I’m one of the unfortunate people who has suffered with migraines all my life. I remember coming home and throwing up with them as early as Elementary school. When I was pregnant with our first baby, I told my doctor I was worried about not being able to take migraine medicine and being able to manage my migraines throughout my pregnancy.
She said “let’s use 90 migraine sufferers to make things simple. During pregnancy, 30 of those people will have no migraines at all, 30 of those people will have less migraines than usual, and 30 of them will have the same amount of migraines they’ve always had.”
There must be some other small category that I’m lucky enough to fit into where migraines get way worse during pregnancy. Not just the first trimester. The ENTIRE time.
This time around, I was determined to figure something out for my migraines, but nothing helped. Add to that the fact that I have to take progesterone shots weekly throughout this pregnancy, and you have quite the recipe for horrible migraines.
The midwife center that I’m going to in our new town for my prenatal appointments gave me some pointers for managing migraines during pregnancy, and I thought I would pass it along in case anyone out there has been struggling with this as much as me.
Please understand that you should run all of these suggestions by your doctor before trying any of them, no matter how desperate for a solution you are. I’m not a doctor (far from it!) and what my midwives or doctors have suggested to me may be far different from how your healthcare provider would treat you. Be careful!
What Worked For Me
First, the good part. What has actually worked. My midwife center calls this their cocktail: one Sudafed, two Tylenol, and a can of Coke.
I realize Coke during pregnancy isn’t exactly the healthiest thing for the baby. Unfortunately, neither are migraines. During the 1st trimester of this pregnancy, I ended up in the ER after a fainting spell brought on by dehydration from one of my migraines. Dehydration is likely what landed me in the hospital during my second trimester with my first baby for preterm labor. Dehydration is the number one cause of preterm labor. Be so much more careful than I was. If you have migraines, no matter what it takes, please stay hydrated to make sure you don’t risk any early appearances by your little one!
Some other suggestions for headache prevention from my midwife:
Magnesium GLYSINATE – Please! Make sure you pick up the Glysinate form of magnesium, not the cheap oxide available at most stores. Magnesium oxide can actually have adverse effects on your headaches. This is the exact one I use.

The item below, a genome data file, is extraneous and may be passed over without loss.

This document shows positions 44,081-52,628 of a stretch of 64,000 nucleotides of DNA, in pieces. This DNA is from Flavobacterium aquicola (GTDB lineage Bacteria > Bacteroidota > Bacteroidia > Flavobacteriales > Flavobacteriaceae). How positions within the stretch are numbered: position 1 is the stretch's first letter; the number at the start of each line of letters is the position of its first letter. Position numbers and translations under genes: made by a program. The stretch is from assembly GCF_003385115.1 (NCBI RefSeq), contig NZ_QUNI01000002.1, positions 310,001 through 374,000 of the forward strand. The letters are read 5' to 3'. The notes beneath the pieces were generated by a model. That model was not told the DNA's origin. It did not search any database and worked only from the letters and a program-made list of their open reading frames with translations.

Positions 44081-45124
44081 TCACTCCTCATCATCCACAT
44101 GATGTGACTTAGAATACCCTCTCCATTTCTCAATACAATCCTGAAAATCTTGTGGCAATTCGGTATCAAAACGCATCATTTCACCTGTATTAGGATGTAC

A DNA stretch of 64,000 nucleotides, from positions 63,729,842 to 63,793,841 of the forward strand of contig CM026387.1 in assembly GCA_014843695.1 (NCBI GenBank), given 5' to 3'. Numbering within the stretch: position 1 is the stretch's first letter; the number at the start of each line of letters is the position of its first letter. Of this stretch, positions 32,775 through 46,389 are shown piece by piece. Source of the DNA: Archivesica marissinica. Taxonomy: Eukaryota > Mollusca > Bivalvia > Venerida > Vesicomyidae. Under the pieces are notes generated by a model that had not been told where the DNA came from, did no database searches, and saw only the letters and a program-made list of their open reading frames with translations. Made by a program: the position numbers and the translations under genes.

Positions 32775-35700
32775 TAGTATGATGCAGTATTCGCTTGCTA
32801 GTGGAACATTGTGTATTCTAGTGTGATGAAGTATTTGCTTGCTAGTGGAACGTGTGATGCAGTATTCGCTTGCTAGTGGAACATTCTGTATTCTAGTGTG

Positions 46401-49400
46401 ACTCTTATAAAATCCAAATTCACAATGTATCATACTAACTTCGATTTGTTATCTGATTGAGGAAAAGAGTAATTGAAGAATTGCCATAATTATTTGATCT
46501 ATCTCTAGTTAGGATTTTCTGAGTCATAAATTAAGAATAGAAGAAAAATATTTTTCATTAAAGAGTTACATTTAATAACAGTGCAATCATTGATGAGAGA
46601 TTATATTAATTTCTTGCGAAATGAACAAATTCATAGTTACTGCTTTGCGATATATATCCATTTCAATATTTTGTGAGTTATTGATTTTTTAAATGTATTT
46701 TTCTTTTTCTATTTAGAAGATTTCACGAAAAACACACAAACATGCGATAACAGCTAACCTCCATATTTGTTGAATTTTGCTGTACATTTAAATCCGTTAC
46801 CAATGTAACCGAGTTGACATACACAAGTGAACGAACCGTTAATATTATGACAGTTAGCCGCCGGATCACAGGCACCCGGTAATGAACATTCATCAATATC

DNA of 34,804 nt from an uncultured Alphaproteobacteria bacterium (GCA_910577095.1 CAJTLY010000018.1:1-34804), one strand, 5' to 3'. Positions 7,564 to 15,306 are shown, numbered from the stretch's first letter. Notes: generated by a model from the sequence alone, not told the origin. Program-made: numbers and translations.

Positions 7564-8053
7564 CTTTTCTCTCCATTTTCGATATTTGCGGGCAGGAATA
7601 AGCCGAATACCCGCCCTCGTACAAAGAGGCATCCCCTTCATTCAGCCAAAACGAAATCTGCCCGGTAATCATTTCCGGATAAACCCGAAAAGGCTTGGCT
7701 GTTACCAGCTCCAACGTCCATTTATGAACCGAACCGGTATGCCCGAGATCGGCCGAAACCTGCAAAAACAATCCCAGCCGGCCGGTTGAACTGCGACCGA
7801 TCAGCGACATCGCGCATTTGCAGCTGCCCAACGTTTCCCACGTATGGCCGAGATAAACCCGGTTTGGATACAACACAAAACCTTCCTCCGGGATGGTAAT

Take magnesium every day. I have been trying to do this. I take a pill in the morning and a pill at night. Diarrhea is a side effect of magnesium oxide, so if you’re noticing this symptom, double check the form of magnesium you’re taking is the correct one.
Milk of Magnesia has been shown to work too. Take one teaspoon per day with food.
CoQ10 at a dosage of 300 mg a day.
Carnitine amino acid 333 mg, three times a day with meals.
If you already have a headache, my midwife told me to try various combinations of the following drugs every 6 hours.
Tylenol 650-1000 mg
Sudafed 30-60 mg
Magnesium 800-1000 mg
Benadryl 25-50 mg (I should note that during a really bad migraine my husband called the midwife center to see if there was anything we could do for the pain and vomiting. They told him to give my Benadryl and it should help with the nausea at least. I ended up going to the ER for an IV and didn’t get to try this, but other mommies I know swear that it works!)
Butterbur 50-75 mg BID (use standardized extract only)
More Serious Options – Definitely Discuss With Your Doctor!
Apparently, my migraines weren’t bad enough for my midwife to consider these options, but they were technically options if I had made a bigger fuss about the pain I was in.
During pregnancy, doctors can prescribe beta blockers to be taken daily to hopefully help alleviate some of your migraine pain. Reglan is also an option. Reglan works great for my migraines during breastfeeding when coupled with Naproxen, so I’m sure it would help throughout pregnancy if your doctor agrees to try it.
Higher dosages of Benedryl or Zofran for nausea.
Sumatriptan. Oh Imitrex…how I miss thee…
Tylenol #3 or Flexeril as needed, but only in extreme cases.
If you suffer from migraines during pregnancy like I do, I hope some of these treatments from my doctor are able to help you. I would start with the Sudafed, Tylenol, coke mixture after discussing it with your doctor to see if you have any luck. I was able to go a whole month during my second pregnancy without a single migraine thanks to this little cocktail.
Whatever you decide, if you have migraines and are pregnant, please know that my thoughts are with you. I know it’s no fun – believe me!
Do you suffer with migraines? Did they get better or worse during pregnancy? What helped you? Let me know in the comments!